The Sun is Kind of a Big Deal

February 11, 2019

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Visit The Lead Learners blog for my post of The SUN is Kind of a BIG DEAL by Nick Seluk.

Savorings for reading and writing for The Sun is Kind of a Big Deal:

  • Voice
  • Play on Words
  • Scientific modeling
  • Comic strip features
  • Hybrid text
  • Added tidbits in the back
  • Pair it with the book, My Light by Molly Bang, for further study

Dino – Basketball

April 13, 2013

Dear Basketball Lovers,

Dino-BasketballBasketball Madness has finally settled, so I wish I would have shared this book in March. The author, Lisa Wheeler and illustrator, Barry Gott, created an energetic book for any month of the year. Dino-Basketball (pub. Carolrhoda Books Minn. 2011) will capture the children in the intense action, being an edge-of-the-seat spectator while turning the pages. I think this book is a great mentor text to show how to integrate topic vocabulary such as dunk, pivot, and dribble.

Lisa Wheeler is also very creative playing of lyrical words of “We will, we will, Chomp you!” You can almost hear the chant. Too cute! Boys will love this book.  Even the colors match – green for the Grass Clippers and red for the Meat. They of course have their basketball match up at Mastadon Square Garden.

Thought of you and hope you will enjoy reading this book to any primary classroom. Go to the author and illustrator websites that are linked. I found some interesting helps. (And, I found out they wrote a Dino-Baseball book. Can’t wait to read it!)


Savorings for reading and in writing for Dino-Basketball:

  • Hyphen and Dash usage
  • Vocabulary – specific topic words
  • Everyday Happening – basketball as viewed on TV using dinosaurs as characters
  • Action
  • Boy Read

PES book


August 22, 2009

Pamela Duncan Edwards is a queen of alliteration, her author’s fingerprint.  The word play mingles humor into the storyline.  View her interview about why she uses alliteration and also her collaboration with Henry Cole.  The kids will enjoying seeing the video clip as well.  The Worrywarts begins with Wombat asking Weasel and Woodchuck to go “wander the world.”  The three begin to choose specific necessities for their travel. 

 “But then Wombat began to worry.  “WAIT!”  she wailed.  “WHAT IF…”

Wombat proceeds to share her worries that are illustrated as a visualization – a thought bubble.  Weasel and Woodchuck follow suit, stating their worries each time they are ready to “wander the world.”  Once ready, they begin their wandering.  Incidentally danger does await them.  Each time, the provisions they had brought along me the need to help them escape.  A fun text to read!  (You may need to practice reading the book as the alliteration creates a tongue twister effect. 🙂 ).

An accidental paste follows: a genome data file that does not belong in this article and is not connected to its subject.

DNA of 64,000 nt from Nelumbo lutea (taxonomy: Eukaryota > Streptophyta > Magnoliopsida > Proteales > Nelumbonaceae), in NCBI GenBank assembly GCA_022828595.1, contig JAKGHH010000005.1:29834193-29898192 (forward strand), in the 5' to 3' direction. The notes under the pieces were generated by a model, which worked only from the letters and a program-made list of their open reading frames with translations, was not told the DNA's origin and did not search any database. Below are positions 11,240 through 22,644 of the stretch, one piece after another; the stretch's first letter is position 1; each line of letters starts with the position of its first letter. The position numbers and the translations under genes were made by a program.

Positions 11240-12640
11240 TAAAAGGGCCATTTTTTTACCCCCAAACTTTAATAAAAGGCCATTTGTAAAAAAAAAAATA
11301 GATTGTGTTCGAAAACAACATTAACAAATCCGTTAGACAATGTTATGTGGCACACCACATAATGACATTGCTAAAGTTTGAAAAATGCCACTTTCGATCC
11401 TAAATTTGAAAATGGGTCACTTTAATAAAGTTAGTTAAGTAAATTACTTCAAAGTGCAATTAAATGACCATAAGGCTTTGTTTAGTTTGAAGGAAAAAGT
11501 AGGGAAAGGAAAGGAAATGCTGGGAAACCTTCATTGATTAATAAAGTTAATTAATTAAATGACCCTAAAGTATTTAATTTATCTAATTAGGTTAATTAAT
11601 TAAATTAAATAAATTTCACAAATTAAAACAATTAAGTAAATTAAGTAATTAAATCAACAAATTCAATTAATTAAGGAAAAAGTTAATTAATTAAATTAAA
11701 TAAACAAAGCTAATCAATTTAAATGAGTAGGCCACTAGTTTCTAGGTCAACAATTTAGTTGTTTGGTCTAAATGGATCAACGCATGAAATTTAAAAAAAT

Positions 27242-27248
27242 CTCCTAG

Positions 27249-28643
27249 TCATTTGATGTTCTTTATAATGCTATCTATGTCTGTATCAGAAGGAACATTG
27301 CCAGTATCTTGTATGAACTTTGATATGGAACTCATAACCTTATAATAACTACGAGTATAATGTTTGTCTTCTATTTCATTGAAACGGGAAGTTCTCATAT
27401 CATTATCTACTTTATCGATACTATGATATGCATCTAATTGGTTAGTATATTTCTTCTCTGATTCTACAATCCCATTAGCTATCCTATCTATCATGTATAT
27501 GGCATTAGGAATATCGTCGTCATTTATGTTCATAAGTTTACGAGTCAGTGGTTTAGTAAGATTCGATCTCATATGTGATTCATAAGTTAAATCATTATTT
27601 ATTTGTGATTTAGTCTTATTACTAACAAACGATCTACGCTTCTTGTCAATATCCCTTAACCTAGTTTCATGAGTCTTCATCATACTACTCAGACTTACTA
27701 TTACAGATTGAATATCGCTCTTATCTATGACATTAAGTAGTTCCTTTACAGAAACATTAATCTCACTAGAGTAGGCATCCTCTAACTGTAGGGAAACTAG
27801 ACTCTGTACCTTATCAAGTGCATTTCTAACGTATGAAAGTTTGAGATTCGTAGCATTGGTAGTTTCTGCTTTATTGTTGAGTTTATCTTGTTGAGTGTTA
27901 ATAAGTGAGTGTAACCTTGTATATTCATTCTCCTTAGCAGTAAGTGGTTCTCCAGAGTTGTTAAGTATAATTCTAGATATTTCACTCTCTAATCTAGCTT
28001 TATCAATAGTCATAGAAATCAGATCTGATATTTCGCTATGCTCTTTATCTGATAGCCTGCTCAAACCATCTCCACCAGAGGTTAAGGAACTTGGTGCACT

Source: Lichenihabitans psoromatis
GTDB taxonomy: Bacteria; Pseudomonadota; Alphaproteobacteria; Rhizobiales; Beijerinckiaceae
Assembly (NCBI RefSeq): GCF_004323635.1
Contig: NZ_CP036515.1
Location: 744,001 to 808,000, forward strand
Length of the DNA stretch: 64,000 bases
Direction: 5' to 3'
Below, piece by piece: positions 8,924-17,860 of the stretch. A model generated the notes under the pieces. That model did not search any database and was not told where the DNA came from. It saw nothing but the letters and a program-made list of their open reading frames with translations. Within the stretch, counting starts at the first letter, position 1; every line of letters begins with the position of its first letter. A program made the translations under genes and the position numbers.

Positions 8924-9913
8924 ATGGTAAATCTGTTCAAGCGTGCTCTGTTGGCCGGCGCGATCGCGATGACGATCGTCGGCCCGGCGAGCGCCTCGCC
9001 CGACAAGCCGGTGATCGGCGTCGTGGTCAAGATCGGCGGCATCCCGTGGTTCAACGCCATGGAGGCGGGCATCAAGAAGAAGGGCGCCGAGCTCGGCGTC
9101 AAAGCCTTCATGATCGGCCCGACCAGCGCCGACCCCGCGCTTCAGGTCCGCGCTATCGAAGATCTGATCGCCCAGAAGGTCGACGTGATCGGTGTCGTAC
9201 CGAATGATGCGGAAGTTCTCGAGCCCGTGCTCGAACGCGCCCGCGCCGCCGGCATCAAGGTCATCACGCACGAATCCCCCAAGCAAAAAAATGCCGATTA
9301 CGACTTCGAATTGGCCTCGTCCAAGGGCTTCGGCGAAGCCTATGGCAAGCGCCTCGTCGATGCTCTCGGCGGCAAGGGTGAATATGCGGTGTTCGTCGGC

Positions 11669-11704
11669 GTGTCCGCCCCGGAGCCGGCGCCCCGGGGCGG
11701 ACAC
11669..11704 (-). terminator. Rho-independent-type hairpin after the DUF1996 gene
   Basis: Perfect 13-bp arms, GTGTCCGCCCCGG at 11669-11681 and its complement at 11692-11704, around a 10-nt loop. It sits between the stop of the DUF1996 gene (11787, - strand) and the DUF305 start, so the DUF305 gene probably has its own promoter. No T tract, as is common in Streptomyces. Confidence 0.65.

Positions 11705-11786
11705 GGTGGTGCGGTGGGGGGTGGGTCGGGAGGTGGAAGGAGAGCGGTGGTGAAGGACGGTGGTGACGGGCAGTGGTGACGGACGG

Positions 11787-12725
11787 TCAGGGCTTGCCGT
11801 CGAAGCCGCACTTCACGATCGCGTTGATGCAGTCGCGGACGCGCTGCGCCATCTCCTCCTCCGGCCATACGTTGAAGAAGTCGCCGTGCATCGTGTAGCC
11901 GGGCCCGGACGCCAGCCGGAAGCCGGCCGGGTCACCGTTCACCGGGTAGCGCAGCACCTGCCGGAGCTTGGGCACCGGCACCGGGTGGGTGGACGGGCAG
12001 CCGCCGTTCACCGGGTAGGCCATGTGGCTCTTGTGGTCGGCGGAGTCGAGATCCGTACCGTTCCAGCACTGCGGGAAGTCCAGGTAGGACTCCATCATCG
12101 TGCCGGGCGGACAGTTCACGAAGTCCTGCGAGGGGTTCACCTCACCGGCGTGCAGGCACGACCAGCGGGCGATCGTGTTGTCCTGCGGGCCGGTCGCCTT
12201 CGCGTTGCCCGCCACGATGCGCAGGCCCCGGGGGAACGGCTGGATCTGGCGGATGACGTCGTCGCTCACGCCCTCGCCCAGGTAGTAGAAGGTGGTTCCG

Savorings for reading and in writing for The Worrywarts:

  • Repeating Structure – each character shares his/her worries
  • Visualization – Henry Cole  illustrates the character’s thinking through thought bubbles; you could read a page to them, let the kids visualize and then show the illustrations.
  • Predicting – Ask the children what they think will be happening next, especially as the text gives you clues along the way.
  • Lots of Questioning – what if…?
  • Magic of 3 – “We’ve walked a long way,” said Wombat.  “I’m weak and weary,” said Weasel.  “I’m worn out,” said Woodchuck.
  • Alliteration – the use of W

Verbs in Play

January 6, 2009

In Doreen Cronin’s frolicking style, she has created another fun rhyming text.  As a read aloud, Bounce is best suited for younger students.  Scott Menchin illustrates a dog as the main character, acting out the different ways to bounce. 


But, upon rereading the text, I find this book would be great for a vocabulary focus.  The book could be a springboard for and interactive vocabulary writing activity.  Bounce features ways to use bounce as engaging play.  I envision teaching grammatical lessons (and having fun) in the upper grades with this text.

What a great way to teach prepositional phrases, dependent  clauses, even direct and indirect objects (if you must).   Punctuation is used in a variety of ways as well.  You might think that kids don’t get it unless we teach it all, but I had a student in second grade use ?! together in a sentence.  She said she had seen it in books.  She dded, “I’m asking a question and I really want to reply, so I added the exclamation mark to make the reader think about it.”  Kids get it!  Let them explore the text and then try what they find interesting.

Savorings for reading and in writing for Bounce:

  • Apostrophe – C’mon, let’s, it’s, you’ll, I’ll
  • Hyphen – Ker-plop
  • Ellipse – “I’ll bounce to the left…if you’ll bounce to the right.”
  • Flexing sentences – “If you bounce into a puddle, it’s best to bounce in boots.”
  • Verb tenses with the same word – bounce, bounced, bouncing
  • Reader’s Theater – The text lends itself for voice inflection as certain words are bolded and the font is larger.

Bounce, a cute and fun book filled with amazing possibilities.  I can’t wait to read their ot

her book, WIGGLE and STRETCH.